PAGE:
Bluefield Daily Telegraph, Bluefield, WV

February 19, 2010

Maynard hits campaign trail

By WILSON BUTT

It sounds like Elliot E. “Spike” Maynard is pulling the gloves off in his bid for West Virginia’s Third Congressional District seat. Not only is he taking on incumbent Nick Joe Rahall and other challengers, he has also taken a jab or two toward President Obama and Congress. Maynard is asking Congress, “Where are the jobs?”

Noting that “President Obama and his advisors promised us this stimulus package would create 6,400 jobs in southern West Virginia,” Maynard noted, “Thousands of our friends and neighbors in southern West Virginia are unemployed because of the war on coal being waged by Obama and Pelosi. Now through the EPA, they want to abolish four out of 10 coal mining jobs by ending surface mining.” Maynard is seeking the Republican nomination for the 3rd Congressional District of West Virginia.

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Mercer County Republican Chairman Roman Stauffer reported that Maynard is scheduled to visit Mercer County next Thursday. Maynard will be on Craig Hammond’s “RadioActive” program early Thursday morning, make several stops in Mercer County, and later in the evening will address Mercer County Republicans at their 7 p.m. gathering at Ryan’s Restaurant in Princeton. All Republicans and friends are invited to attend. Stauffer also mentioned that area folks will also have an opportunity to meet Phillip Stevens, one of the Republican candidates seeking the party’s nomination to represent the 10th Senate District, who will also speak at the meeting. The Republicans are also making preliminary plans to have a “Lincoln Day” dinner sometime this spring.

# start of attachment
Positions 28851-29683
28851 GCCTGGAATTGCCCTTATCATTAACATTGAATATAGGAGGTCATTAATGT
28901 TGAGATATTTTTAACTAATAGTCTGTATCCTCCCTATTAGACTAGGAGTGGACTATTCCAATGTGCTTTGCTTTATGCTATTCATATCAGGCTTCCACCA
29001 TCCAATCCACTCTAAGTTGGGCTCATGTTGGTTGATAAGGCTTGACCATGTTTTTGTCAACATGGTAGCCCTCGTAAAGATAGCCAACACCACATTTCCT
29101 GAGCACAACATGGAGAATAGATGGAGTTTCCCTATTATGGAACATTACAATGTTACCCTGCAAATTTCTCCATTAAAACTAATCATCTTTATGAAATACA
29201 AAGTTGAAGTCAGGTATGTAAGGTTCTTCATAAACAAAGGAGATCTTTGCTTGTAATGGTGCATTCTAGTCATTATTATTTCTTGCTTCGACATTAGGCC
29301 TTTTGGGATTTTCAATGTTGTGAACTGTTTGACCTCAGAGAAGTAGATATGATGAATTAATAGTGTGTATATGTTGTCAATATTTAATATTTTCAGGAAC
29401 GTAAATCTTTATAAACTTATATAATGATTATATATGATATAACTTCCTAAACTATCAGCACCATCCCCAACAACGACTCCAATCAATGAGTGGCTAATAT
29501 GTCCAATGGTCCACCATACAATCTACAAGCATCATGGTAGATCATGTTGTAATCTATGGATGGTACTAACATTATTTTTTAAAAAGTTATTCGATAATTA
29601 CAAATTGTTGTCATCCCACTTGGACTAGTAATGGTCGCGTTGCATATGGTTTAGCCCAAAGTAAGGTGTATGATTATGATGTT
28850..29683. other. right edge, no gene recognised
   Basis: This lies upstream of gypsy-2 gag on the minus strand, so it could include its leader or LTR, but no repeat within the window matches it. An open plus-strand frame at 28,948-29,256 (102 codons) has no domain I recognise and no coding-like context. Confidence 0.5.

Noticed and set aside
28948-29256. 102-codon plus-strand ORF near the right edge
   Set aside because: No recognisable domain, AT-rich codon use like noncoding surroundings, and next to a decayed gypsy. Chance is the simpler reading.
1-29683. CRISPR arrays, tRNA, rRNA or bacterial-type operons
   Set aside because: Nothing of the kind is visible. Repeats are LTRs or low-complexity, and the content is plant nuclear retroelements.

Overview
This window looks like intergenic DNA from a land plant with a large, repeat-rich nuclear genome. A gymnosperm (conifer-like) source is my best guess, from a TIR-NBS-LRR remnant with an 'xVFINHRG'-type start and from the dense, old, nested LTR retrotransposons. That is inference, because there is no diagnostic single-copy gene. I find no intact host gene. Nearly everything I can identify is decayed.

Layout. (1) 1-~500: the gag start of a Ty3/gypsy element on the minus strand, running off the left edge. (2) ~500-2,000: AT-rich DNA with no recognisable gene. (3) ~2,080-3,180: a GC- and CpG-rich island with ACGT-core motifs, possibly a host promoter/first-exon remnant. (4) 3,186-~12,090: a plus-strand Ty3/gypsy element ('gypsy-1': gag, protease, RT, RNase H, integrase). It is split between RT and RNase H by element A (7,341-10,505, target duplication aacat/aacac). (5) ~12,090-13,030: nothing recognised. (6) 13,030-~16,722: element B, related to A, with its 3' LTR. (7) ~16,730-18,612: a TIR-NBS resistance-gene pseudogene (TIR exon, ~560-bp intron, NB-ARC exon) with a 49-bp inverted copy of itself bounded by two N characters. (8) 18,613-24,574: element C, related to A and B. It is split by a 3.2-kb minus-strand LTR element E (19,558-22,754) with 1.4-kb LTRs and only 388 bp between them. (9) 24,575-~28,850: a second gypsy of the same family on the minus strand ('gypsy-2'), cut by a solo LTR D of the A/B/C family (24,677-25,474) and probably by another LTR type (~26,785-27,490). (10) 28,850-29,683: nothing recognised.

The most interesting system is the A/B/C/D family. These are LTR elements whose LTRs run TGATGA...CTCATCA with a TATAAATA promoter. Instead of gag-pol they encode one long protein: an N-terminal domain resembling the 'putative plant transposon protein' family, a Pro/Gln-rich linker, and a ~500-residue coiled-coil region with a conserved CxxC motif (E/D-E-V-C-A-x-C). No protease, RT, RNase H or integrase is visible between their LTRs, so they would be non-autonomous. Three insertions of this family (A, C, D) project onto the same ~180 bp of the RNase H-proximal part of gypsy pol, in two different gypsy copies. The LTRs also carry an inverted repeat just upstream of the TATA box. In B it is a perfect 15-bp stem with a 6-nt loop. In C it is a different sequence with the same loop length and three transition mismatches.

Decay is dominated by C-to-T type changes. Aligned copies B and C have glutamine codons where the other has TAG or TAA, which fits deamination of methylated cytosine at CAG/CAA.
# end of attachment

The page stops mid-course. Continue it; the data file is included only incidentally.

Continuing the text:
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Some Tazewell County officials are considering proposing additional ordinances to regulate the erection of wind energy structures elsewhere in the county not covered by the recent ordinance to regulate construction of tall structures on certain ridgelines in Tazewell County. A subcommittee of the county’s Planning Commission may be considering an ordinance based on ordinances adopted by Ashe County, N.C., and Bath County, Va. There is also speculation that some county officials will soon propose a county-wide zoning ordinance. The planning commission will meet on April 12 and these items may appear on the agenda.

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Gov. Joe Manchin is happy that West Virginia will receive more than $126.3 million in federal stimulus funds for the Statewide Broadband Infrastructure Project. In a press release issued Thursday, Manchin stated that, “More than three years ago, I announced that our goal is to have West Virginia wired for broadband access from border to border, and with today’s stimulus funding announcement, our dream is well on its way to reality. This project is not just about technology; it’s about providing better public safety, broadening our health care technology, and enhancing and delivering a better education system.” West Virginia was the only state in the nation to apply for a complete statewide grant.

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An 1843 report of the Board of Works of the Common-wealth of Virginia listed the tolls for the Prices Turnpike and Cumberland Gap Road that passed through Mercer and Tazewell Counties. For every horse and rider the toll was 10 cents. A two wheeled riding carriage was charged 20 cents per gate. A four wheeled riding carriage drawn by four horses or more paid 50 cents per gate. That toll of 50 cents per gate in 1843 dollars would be the equivalent of about $15 today (consumer price index method) and those toll roads were primitive by today’s standards. We often complain about the present toll on the West Virginia Turnpike. In comparison to the tolls that were placed on the early turnpike, they are probably reasonable.

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There you have it, a few comments on items of interest to the area. I am hoping that you have a blue sky day. And one more thing ... Senator Don Caruth has certainly earned the respect and admiration of many of his fellow West Virginians for his service to the state and to Mercer County. There is no doubt that the power of friendship is a force for healing. Senator Caruth has many friends and loved ones that are pulling for him to win this battle.

Wilson Butt, a resident of Bluefield, is a retired Department of Highways official.